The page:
the salt-crusted "C"s remain.
5.Using the medicine dropper or a paintbrush,  drip just a few drops of watercolour paint onto a section of the glue pattern. It is important not to use too much paint or you will get rivulets of paint running across your painting (as we discovered!). I would actually recommend using a paintbrush instead of a dropper as Z had difficulty controlling how much paint he squeezed out of the dropper.

6. This is the magical part! Wait and see how the paint colour travels along the glue pattern.  Have fun predicting how far it will travel. It is quite a beautiful sight to behold! 

Step 5-6: Dripping paint on a section of the glue
pattern and watching how it spreads.
7. Repeat again with another colour till the entire glue pattern is covered.

Step 7: Adding colours to the salt-crusted "C"s.
8. Let your beautiful raised salt paintings dry.

Step 8: The finished product.
Z'e Finished Rainbow
Our Experience:

This activity involved a lot of different steps which a 3-year-old finds fun, like squeezing out the glue,  exploring the texture of salt ("Is it sandy, Mummy?" he asked.) We can talk about different textures and how salt is used to flavour food. We even put a little on our tongues for a taste test. 

It's also great for fine and gross motor skills: squeezing,  scooping and pouring. It provides one of children's first experiences in prediction and estimation of volume (a smaller amount of paint will cover a smaller surface area).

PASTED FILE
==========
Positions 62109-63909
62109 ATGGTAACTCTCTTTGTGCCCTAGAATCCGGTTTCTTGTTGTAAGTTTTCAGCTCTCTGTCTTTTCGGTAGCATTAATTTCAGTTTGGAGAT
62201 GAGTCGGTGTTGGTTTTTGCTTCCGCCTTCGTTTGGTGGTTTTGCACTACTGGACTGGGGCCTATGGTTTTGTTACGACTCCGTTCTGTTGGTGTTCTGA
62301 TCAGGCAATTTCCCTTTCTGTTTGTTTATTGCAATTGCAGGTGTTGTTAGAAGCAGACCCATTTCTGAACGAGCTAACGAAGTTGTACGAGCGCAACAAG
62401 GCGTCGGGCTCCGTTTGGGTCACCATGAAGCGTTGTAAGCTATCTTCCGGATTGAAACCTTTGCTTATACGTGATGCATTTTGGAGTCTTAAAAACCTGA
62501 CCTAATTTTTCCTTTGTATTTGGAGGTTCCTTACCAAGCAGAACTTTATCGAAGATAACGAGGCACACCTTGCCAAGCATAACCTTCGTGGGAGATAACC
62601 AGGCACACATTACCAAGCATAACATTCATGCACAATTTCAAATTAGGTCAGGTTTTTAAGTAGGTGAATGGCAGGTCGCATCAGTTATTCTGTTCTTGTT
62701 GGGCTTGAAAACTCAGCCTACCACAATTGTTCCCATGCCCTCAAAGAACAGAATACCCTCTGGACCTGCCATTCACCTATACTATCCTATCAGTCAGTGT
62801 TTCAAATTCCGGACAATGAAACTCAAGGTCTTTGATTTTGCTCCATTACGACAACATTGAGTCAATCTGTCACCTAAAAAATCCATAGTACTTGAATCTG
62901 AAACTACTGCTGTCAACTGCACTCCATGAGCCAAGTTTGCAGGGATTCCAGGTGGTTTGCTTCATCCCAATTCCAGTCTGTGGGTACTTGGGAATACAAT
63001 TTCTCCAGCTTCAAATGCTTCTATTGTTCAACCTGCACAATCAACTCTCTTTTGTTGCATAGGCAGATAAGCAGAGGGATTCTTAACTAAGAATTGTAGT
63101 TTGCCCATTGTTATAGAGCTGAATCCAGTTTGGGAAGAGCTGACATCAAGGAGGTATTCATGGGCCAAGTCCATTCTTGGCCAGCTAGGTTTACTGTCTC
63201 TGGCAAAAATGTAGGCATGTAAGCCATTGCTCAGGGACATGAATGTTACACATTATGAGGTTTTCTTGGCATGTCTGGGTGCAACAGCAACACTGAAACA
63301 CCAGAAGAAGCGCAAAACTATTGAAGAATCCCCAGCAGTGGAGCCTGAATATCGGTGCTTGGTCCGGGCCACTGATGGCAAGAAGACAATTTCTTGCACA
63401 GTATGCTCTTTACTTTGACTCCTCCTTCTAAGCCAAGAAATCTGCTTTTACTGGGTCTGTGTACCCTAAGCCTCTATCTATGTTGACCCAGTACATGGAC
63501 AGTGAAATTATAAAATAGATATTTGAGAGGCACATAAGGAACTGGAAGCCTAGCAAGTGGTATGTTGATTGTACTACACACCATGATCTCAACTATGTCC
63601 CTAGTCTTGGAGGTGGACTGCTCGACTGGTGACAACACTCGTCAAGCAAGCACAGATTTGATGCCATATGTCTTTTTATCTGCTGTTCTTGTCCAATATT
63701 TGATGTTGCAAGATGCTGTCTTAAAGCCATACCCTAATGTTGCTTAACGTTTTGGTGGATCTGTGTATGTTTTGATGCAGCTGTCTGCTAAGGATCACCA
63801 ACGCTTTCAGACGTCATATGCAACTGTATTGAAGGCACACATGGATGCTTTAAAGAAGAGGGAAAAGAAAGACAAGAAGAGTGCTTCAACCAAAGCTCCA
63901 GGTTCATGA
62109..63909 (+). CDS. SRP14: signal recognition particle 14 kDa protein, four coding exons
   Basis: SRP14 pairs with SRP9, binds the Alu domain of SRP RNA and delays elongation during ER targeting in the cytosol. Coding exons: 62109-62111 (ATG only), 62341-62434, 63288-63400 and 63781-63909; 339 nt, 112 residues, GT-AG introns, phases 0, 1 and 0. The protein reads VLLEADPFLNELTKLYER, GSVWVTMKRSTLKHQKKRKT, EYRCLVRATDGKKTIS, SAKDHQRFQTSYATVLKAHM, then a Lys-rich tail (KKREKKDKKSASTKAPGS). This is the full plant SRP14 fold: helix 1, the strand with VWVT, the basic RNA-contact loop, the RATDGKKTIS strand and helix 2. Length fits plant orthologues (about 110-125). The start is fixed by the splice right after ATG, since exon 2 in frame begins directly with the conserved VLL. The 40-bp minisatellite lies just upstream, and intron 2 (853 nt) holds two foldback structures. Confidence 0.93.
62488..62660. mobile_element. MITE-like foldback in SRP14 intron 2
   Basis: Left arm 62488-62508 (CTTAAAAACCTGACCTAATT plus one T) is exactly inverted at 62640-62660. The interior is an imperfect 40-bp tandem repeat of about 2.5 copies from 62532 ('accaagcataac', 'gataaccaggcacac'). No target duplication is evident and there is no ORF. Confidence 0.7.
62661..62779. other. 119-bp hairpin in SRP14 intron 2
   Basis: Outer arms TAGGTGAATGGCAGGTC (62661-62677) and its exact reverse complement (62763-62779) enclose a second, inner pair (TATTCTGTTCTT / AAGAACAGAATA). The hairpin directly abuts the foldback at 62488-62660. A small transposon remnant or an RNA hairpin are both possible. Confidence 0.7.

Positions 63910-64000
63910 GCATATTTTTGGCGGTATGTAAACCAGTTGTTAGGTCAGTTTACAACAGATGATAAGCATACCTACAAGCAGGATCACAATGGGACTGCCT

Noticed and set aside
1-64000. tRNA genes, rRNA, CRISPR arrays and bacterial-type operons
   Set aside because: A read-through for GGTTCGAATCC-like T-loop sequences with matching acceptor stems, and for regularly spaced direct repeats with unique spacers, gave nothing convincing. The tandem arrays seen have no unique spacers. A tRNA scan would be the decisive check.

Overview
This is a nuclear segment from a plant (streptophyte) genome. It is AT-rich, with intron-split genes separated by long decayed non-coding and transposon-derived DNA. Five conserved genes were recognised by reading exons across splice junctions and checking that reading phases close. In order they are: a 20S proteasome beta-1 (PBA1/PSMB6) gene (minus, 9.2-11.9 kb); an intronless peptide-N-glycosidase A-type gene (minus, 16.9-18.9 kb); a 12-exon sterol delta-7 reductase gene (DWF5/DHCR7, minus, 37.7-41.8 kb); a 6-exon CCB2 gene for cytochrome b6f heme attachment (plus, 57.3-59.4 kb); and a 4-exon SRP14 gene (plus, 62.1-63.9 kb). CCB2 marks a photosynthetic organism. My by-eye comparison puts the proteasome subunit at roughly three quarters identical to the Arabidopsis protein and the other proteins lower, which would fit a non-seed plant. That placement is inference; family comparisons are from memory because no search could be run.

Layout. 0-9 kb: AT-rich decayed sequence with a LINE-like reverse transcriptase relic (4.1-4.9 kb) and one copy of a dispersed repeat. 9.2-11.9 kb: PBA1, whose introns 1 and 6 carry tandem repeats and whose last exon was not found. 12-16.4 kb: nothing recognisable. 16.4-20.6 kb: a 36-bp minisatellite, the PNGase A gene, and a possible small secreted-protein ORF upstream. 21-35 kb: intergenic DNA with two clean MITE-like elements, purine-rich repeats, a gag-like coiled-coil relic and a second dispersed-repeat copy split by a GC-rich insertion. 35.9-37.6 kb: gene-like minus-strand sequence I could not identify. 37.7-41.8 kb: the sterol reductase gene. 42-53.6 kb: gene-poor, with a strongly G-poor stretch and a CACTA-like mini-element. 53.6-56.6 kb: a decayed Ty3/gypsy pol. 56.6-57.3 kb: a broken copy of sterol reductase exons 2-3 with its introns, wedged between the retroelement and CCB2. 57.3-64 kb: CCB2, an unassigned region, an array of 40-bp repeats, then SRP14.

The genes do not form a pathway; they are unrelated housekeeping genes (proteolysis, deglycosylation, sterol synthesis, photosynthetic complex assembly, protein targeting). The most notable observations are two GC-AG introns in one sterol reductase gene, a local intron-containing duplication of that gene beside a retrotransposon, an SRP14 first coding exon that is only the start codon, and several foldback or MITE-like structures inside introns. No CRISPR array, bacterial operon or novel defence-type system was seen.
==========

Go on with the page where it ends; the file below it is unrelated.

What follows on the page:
Best of all,  it was fun and kept our son meaningfully occupied for a good forty minutes,  and the final product was beautifully textured! Wait till it dries to admire the vibrant colours and textures, but be mindful that the salt painting will not keep, so take lots of photos before it disintegrates.

Have a salt-licking time trying it out at home!

Thursday, March 6, 2014

There is a Time for Everything - A Review of I Theatre's "The Ant and the Grasshopper"

A review of the I Theatre production, “The Ant and the Grasshopper” written for Little Day Out, a Singapore-based website that provides information and updates on the best of Singapore for families with young children.
Snapshot with the cast of The Ant and the Grasshopper
“There is a time for everything.” So sing the insects during the final song of the play. There is a time for working hard and gathering food; but there is also a time for enjoying music and the arts. Indeed this final refrain from I Theatre’s The Ant and the Grasshopper seems to capture the quintessential tension between what is “work” and what is “life”, and how to negotiate a difficult balance between the two.

Brian Seward, in his re-creation of the famous Aesop Fable of the same name, has this time outdone himself. Seward has crafted a magical masterpiece around a seemingly simple tale warning children about the ills of not working hard and taken this to a deeper level, drawing out themes not only about work-leisure balance, but also about the importance of treasuring friendships and managing change. The production conveys that while seasons may come and go, there are things that stand the test of time and transcend whatever changes that may occur.